ASIC has released new rules for how super funds will have to disclose fees and costs in PDSs and statements, but an industry group says the changes will leave consumers more confused.
ASIC Commissioner Danielle Press said the updated guide would give product issues and platform operators greater clarity on their disclosure obligations, “which should result in more transparent and useable fees and costs information being produced”.
“Consistent and comparable disclosure helps consumers and their financial advisers to better understand the fees and costs involved, compare products more easily and make more informed assessments about whether a product is suitable for the consumer.”
ASIC highlighted the main changes as simplifying how fees and costs are shown in periodic statements, including a ‘Cost of Product’ figure in PDSs, simplifying “ongoing fees and costs into three groups – Administrative, Investment and Transaction”, and a “re-grouping of values in the re-named fees and costs summary to more clearly show fees and costs that are on-going and those that are member-activity based”.
“We expect the changes to RG 97 will help address some previous industry concerns, deal with some practical issues and offer guidance for more effective disclosure,” Press said.
“While disclosure has its limits, transparent fees and costs are important for the proper functioning of the market and product issuer accountability. Effective fees and costs disclosure supports better decision-making by consumers and the advisers who assist them.”
ASIC is allowing a transition period. The new rules will apply to all PDSs issued from 30 September 2020. Periodic and exit statements covering periods starting 1 July 2021 will have to comply with the new rules.
New RG 97 rules will “bamboozle” consumers
Industry Super Australia welcomed the changes, but also said they don’t go far enough to fix the issues with RG 97, and will “bamboozle” consumers.
“The effect is that new guidelines for the disclosure of superannuation and managed investment fees will leave consumers more confused when it comes to choosing a fund or product –not less.”
Industry Super Australia’s Head of Research Dr Nick Coates said the updated RG 97 has been a “missed opportunity for consumers”.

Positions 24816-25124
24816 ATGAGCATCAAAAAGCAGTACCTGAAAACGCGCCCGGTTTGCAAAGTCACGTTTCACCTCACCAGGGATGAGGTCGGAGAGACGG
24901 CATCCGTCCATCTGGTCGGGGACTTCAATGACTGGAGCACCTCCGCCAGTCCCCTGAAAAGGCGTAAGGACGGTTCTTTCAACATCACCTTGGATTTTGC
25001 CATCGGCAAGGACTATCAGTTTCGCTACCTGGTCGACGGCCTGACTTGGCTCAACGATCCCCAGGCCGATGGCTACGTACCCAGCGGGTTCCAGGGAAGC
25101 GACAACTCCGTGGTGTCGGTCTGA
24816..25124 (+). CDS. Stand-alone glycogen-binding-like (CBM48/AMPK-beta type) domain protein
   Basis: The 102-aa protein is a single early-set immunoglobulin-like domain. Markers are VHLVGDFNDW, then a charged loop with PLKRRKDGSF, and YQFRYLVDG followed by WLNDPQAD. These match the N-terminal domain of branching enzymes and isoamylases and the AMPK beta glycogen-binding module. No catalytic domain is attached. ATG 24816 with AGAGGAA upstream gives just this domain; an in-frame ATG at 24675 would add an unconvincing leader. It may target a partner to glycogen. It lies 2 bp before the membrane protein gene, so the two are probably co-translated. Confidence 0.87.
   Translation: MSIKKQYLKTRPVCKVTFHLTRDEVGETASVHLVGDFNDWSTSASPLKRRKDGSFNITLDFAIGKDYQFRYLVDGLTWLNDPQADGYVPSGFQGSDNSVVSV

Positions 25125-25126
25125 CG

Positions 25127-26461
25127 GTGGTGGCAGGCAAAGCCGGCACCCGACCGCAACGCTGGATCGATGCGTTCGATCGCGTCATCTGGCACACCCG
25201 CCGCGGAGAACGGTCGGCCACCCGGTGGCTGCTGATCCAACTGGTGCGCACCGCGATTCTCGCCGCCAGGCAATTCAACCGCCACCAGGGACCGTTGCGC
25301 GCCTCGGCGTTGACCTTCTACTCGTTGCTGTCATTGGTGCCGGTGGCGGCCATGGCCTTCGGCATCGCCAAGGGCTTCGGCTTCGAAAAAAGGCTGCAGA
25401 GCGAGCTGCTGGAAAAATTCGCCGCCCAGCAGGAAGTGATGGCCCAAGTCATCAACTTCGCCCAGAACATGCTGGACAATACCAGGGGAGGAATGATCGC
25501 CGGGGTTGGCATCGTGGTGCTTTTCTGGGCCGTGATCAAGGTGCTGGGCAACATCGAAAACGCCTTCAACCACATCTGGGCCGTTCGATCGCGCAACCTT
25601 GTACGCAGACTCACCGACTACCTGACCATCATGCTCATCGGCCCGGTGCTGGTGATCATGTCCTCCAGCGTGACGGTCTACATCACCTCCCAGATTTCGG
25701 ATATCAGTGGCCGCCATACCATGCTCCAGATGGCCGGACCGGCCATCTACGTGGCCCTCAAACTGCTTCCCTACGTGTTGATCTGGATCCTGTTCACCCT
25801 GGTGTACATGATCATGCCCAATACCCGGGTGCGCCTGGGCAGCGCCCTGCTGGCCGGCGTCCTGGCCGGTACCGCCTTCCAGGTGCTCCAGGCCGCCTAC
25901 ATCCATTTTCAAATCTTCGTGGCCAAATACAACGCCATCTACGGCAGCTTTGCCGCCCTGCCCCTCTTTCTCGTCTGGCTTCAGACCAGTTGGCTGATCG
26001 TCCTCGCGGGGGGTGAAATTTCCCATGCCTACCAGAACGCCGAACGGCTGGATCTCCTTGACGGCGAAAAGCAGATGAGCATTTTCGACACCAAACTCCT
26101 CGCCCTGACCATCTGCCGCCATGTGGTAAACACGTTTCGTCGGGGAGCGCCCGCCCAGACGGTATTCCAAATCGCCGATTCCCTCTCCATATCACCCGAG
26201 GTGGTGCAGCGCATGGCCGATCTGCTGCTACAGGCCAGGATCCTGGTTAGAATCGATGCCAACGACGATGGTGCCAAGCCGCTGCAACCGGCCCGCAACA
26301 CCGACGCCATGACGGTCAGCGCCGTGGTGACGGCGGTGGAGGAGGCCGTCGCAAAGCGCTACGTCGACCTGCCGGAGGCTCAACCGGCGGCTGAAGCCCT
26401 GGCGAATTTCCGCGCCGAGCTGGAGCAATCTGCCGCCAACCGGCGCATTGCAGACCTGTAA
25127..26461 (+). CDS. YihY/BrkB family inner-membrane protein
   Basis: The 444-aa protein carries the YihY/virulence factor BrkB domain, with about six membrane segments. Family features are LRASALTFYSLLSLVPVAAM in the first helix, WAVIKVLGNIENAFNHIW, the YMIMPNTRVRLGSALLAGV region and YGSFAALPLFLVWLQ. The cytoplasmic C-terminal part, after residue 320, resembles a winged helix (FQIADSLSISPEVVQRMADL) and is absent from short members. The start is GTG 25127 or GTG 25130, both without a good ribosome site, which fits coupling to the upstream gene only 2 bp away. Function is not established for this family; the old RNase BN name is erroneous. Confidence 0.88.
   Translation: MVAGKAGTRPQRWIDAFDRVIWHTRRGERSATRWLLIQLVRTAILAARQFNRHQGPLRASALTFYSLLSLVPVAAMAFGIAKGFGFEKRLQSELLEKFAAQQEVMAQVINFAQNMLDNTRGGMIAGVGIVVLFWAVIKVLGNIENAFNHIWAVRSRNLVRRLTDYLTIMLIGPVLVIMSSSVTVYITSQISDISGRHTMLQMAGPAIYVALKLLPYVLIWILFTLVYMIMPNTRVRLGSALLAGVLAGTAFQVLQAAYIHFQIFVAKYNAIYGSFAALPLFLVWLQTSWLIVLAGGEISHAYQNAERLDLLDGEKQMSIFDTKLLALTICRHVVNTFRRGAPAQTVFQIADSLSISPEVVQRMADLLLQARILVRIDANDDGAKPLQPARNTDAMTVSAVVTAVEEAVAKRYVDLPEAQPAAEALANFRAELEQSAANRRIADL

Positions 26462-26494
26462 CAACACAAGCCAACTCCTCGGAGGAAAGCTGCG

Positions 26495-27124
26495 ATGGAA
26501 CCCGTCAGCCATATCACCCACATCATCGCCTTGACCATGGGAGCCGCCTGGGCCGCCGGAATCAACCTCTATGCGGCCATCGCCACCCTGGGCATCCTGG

He is critical that the new rules don’t require a “net returns measure” – a single measure which would allow consumers to simply compare funds – and only requires platforms owned by banks to disclose the cost of accessing the product, not the fees charged by the product issuers.
“We needed to see the banks’ super fund platforms product costs all in one place so consumers could compare them against cheaper run funds–instead we have ended up with a situation where they are expected to volunteer to provide example disclosure –it’s fanciful.”
“While we welcome steps taken by ASIC to improve transparency when it comes to fees and costs, this latest guide doesn’t go far enough when it comes to providing clear and simple comparisons between the bank products and other super funds, and we worry this will impact APRA’s heatmaps that are based on RG97.”
“The only way consumers can have confidence they are comparing apples with apples is to use a net returns measure. This catch-all figure means they can see exactly what they will be earning, after fees and costs.”
FSC disappointed transition isn’t longer
Meanwhile, the Financial Services Council (FSC) – which has owners of retail super funds among its members – is not wholly satisfied with the changes by ASIC.
FSC CEO Sally Loane said the organisation was “pleased” that the rules increased the “comparability and clarity” of disclosures.
“Overall the changes are a positive step forward for Australians, who will be able to more clearly understand what they are being charged for when it comes to financial products.”
However the FSC is “disappointed” that a longer transition period doesn’t apply to the changes.
“The FSC’s submission earlier this year pressed strongly for a longer timeframe for compliance, particularly in the case of PDSs. We submitted that this was necessary to accommodate the extensive system, data gathering and disclosure changes – the shorter timeframe will create added pressure and risk for businesses implementing the new rules,” Loane said.